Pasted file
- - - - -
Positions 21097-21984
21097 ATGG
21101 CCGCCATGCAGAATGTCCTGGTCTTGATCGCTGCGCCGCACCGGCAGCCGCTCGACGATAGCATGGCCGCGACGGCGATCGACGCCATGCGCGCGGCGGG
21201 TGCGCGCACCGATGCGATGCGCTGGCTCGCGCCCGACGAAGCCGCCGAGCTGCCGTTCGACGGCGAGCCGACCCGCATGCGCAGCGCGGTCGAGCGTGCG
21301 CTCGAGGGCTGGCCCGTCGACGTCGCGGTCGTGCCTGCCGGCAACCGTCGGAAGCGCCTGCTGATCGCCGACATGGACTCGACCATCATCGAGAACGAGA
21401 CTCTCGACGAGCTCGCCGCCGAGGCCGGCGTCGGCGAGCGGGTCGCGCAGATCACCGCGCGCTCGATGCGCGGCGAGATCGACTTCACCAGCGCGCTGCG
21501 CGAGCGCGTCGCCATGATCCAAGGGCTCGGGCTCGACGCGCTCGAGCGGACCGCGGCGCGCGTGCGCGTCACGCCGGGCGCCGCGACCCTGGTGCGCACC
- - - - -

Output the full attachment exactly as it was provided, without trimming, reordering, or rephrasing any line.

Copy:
Positions 21097-21984
21097 ATGG
21101 CCGCCATGCAGAATGTCCTGGTCTTGATCGCTGCGCCGCACCGGCAGCCGCTCGACGATAGCATGGCCGCGACGGCGATCGACGCCATGCGCGCGGCGGG
21201 TGCGCGCACCGATGCGATGCGCTGGCTCGCGCCCGACGAAGCCGCCGAGCTGCCGTTCGACGGCGAGCCGACCCGCATGCGCAGCGCGGTCGAGCGTGCG
21301 CTCGAGGGCTGGCCCGTCGACGTCGCGGTCGTGCCTGCCGGCAACCGTCGGAAGCGCCTGCTGATCGCCGACATGGACTCGACCATCATCGAGAACGAGA
21401 CTCTCGACGAGCTCGCCGCCGAGGCCGGCGTCGGCGAGCGGGTCGCGCAGATCACCGCGCGCTCGATGCGCGGCGAGATCGACTTCACCAGCGCGCTGCG
21501 CGAGCGCGTCGCCATGATCCAAGGGCTCGGGCTCGACGCGCTCGAGCGGACCGCGGCGCGCGTGCGCGTCACGCCGGGCGCCGCGACCCTGGTGCGCACC